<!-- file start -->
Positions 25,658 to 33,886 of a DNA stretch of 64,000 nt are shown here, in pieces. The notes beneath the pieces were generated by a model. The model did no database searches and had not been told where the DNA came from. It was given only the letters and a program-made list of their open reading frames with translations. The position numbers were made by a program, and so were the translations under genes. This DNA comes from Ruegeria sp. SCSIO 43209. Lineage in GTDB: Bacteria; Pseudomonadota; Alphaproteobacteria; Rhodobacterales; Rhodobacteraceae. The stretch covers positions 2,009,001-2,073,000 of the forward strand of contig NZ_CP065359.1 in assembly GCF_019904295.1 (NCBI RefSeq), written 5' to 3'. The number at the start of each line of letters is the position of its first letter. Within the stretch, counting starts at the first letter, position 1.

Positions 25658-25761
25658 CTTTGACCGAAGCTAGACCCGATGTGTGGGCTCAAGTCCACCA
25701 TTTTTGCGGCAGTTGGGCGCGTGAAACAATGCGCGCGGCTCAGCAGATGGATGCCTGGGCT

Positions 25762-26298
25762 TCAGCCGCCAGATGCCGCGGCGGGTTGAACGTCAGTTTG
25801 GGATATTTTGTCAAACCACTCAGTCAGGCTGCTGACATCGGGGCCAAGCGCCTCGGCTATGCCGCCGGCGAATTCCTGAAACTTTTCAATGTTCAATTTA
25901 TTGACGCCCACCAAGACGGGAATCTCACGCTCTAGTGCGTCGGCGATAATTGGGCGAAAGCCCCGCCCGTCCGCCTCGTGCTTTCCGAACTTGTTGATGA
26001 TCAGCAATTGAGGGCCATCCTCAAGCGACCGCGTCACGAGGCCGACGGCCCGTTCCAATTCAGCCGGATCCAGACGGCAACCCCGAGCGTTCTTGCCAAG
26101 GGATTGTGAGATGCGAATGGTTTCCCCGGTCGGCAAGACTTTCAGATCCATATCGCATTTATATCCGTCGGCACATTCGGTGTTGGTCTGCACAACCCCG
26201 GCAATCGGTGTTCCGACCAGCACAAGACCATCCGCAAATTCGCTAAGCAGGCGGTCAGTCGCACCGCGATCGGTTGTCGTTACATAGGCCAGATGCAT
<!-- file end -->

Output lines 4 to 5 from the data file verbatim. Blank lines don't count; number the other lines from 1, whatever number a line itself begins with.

25701 TTTTTGCGGCAGTTGGGCGCGTGAAACAATGCGCGCGGCTCAGCAGATGGATGCCTGGGCT

Positions 25762-26298